I hope you don’t mind other dancers joining in, making it some sort of “flashmobdueting” or “flashmobtrioing”??
    Well, whatever we call it, let’s just dance!

    • SirenaTales says:

      Oh, cool! So inspiring to hear that you are a comrade in this practice, Vincent. And “flashmobdueting” and “flashmobtrioing?!” YEEESSSSSS!!! See you out there, my friend, and thank you! xo

      • viewpacific says:

        A few months ago I met another kindred spirit – or was it you?
        I saw someone in a parked car with the headlights left on. As as I starting walking over to remind them to turn off their lights before leaving their car, a woman jumped out of the car! Then, with the door open and music playing, she started dancing in the parking lot!
        As I got closer, I did what any other sane would have done – I joined her in dancing!
        She made my day!
        I still think about the song – Sly and the Family Stone – “I Am Everyday People”


      • SirenaTales says:

        Oh, yeah! I would have joined you two in a heartbeat. So sweet to hear there are more of us out there–thanks so much. Dance on, my friend….

  3. Rachael Charmley says:

    What a lovely, life affirming post. And I am reminded that we can express ourselves spontaneously in so many beautiful (and some would say mad) ways, and every single one will change at least one person’s day. It doesn’t have to be ‘big’: a painting, a poem or whatever; it could be just a smile or a laugh for a bored shop girl,or a song; or even a wave to no one (or everyone) as I cycle in the street. You have a wonderful knack of drawing us into your world and inspiring us to make our own somehow ‘bigger’ and ‘mattering more’. I suppose it is about feeling ‘properly alive’.
    Thank you, lovely friend, and apologies for my rant ❤

    • SirenaTales says:

      So true, Rachael–our generous and spontaneous expressions are so important and their form so potentially varied (I actually edited this piece to incorporate your more sweeping view than my initial, narrower focus on movement/dance–thank you!). How encouraging to hear that I might be inspiring folks’ expansiveness–that means the world to me. Thank you for all of this. xoxo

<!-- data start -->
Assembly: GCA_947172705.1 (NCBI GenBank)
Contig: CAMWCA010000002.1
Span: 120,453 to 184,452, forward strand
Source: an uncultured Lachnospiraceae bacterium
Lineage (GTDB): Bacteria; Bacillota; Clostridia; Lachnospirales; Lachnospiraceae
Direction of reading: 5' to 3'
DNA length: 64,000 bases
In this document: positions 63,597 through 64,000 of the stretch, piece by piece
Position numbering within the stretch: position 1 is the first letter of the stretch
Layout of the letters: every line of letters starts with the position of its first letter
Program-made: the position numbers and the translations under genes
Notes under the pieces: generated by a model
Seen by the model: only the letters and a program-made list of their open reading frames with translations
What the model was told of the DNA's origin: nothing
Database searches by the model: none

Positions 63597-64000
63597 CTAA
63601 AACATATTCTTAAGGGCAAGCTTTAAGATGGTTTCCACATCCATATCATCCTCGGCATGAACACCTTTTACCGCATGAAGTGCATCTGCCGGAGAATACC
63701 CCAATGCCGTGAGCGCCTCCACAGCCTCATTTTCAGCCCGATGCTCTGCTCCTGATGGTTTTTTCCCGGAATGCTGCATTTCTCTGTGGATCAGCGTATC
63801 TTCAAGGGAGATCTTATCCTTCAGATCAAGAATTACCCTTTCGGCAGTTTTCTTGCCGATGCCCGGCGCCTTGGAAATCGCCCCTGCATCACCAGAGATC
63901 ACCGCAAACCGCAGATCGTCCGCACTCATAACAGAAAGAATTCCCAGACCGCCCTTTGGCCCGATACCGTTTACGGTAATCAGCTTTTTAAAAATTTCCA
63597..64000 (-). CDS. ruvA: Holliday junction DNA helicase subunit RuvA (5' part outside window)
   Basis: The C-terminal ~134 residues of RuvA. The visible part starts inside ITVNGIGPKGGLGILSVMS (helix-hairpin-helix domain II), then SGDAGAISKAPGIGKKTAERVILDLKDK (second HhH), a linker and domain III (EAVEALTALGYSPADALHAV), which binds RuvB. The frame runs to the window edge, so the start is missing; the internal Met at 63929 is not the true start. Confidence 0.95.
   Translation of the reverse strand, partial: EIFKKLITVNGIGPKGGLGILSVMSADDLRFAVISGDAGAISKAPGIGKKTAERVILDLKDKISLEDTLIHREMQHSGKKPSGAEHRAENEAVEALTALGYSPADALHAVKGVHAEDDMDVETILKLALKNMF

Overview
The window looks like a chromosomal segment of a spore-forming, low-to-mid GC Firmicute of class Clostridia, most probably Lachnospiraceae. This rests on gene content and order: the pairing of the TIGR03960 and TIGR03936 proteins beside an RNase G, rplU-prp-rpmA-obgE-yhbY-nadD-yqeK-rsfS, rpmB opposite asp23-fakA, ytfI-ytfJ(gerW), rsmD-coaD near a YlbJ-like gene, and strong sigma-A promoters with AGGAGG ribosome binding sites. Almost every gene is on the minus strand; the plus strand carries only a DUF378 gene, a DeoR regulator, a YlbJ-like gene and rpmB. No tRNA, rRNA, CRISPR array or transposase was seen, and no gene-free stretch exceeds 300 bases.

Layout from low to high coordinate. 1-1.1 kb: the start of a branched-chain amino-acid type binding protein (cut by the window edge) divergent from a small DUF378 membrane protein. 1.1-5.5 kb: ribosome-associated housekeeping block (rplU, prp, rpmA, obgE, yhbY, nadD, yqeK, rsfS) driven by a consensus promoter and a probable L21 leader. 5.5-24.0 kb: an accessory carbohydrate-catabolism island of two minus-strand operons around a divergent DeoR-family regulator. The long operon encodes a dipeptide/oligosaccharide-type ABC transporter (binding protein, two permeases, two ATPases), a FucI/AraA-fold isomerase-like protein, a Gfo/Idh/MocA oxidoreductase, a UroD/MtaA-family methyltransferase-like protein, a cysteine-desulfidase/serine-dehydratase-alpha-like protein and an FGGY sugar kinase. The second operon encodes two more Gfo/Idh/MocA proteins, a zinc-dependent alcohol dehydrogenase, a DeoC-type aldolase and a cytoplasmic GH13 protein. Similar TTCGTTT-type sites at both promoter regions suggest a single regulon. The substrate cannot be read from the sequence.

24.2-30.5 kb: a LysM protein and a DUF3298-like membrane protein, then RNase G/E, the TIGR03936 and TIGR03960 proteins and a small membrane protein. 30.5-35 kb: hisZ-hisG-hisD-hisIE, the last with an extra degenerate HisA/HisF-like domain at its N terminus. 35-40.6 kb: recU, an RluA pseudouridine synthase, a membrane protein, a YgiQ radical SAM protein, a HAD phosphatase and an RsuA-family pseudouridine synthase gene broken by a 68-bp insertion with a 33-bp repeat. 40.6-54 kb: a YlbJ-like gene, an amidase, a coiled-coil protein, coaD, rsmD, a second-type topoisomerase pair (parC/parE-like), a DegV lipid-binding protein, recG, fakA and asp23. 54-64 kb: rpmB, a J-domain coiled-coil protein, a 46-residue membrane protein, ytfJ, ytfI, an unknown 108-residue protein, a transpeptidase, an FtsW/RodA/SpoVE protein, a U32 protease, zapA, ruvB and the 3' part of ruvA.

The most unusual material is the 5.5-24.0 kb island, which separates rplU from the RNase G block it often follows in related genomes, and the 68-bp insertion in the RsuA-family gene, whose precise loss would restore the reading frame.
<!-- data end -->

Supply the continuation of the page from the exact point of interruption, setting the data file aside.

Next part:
4. Miranda Stone says:

    I know I would certainly be delighted if I happened to catch sight of you breaking into dance! What a treat to everyone, and how lovely of you to share your gift. ❤

  5. Lorien says:

    ❤ x 1,000,000 I love this. Yes! Children dance when they walk. My daughter certainly will flit her arms around and sing for no reason at all. My son laughs as he runs and stops and bends down and picks up a stick and then runs again. Being spontaneous is returning to one's natural state…being present…being fully alive. I love your reminder Chloe, and I love how you presented your reminder to us–your words are so skillfully crafted that it was a true pleasure to read them. Thank you!

  6. diahannreyes says:

    Imagining you dancing in the streets making art made me smile. I loved the invitation and the many reasons why it makes perfect sense to just start dancing. Chloe, I especially love that your dance is your offering to the world. Pop up dancing the way you describe it sounds like sweet liberation.

  7. SirenaTales says:

    “Sweet liberation”-what a lovely way to put it, Diahann. Your words mean so much to me. Xo

  8. maskednative says:

    Love this. Expressing your true self to the world, without fear of criticism, rejection, etc., such a generous and liberating freedom. Keep dancing, the world needs people like you.

    • SirenaTales says:

      Thank you so much, maskednative. I would be lying if I were to say I feel no fear of criticism and rejection, but let’s just say I keep forging ahead regardless :). And your encouragement heartens me! xo

  9. willowmarie says:

    …and you should know given you and magic are such close friends! xo